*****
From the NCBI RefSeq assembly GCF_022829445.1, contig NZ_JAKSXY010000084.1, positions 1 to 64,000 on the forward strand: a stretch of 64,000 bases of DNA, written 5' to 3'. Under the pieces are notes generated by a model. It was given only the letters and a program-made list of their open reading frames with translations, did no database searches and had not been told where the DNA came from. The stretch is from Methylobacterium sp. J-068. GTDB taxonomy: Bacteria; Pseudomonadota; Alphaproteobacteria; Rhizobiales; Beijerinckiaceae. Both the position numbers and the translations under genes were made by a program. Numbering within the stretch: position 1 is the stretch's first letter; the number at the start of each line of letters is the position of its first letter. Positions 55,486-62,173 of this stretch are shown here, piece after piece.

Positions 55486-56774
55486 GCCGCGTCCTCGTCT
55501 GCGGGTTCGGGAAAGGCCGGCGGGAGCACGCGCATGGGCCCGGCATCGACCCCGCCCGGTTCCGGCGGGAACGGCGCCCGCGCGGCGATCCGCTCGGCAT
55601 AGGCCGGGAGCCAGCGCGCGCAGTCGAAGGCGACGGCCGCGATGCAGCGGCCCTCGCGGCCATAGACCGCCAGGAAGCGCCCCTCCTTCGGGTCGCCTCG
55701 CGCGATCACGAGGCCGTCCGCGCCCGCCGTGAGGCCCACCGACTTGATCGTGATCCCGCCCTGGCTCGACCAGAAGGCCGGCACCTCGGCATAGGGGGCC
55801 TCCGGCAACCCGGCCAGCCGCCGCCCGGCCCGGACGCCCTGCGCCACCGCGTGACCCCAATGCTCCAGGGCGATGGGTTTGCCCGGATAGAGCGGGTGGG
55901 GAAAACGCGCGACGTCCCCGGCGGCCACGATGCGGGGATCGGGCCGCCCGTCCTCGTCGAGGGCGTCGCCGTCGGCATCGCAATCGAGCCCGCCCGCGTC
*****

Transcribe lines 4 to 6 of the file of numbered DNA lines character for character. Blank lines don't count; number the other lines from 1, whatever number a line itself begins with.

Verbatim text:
55501 GCGGGTTCGGGAAAGGCCGGCGGGAGCACGCGCATGGGCCCGGCATCGACCCCGCCCGGTTCCGGCGGGAACGGCGCCCGCGCGGCGATCCGCTCGGCAT
55601 AGGCCGGGAGCCAGCGCGCGCAGTCGAAGGCGACGGCCGCGATGCAGCGGCCCTCGCGGCCATAGACCGCCAGGAAGCGCCCCTCCTTCGGGTCGCCTCG
55701 CGCGATCACGAGGCCGTCCGCGCCCGCCGTGAGGCCCACCGACTTGATCGTGATCCCGCCCTGGCTCGACCAGAAGGCCGGCACCTCGGCATAGGGGGCC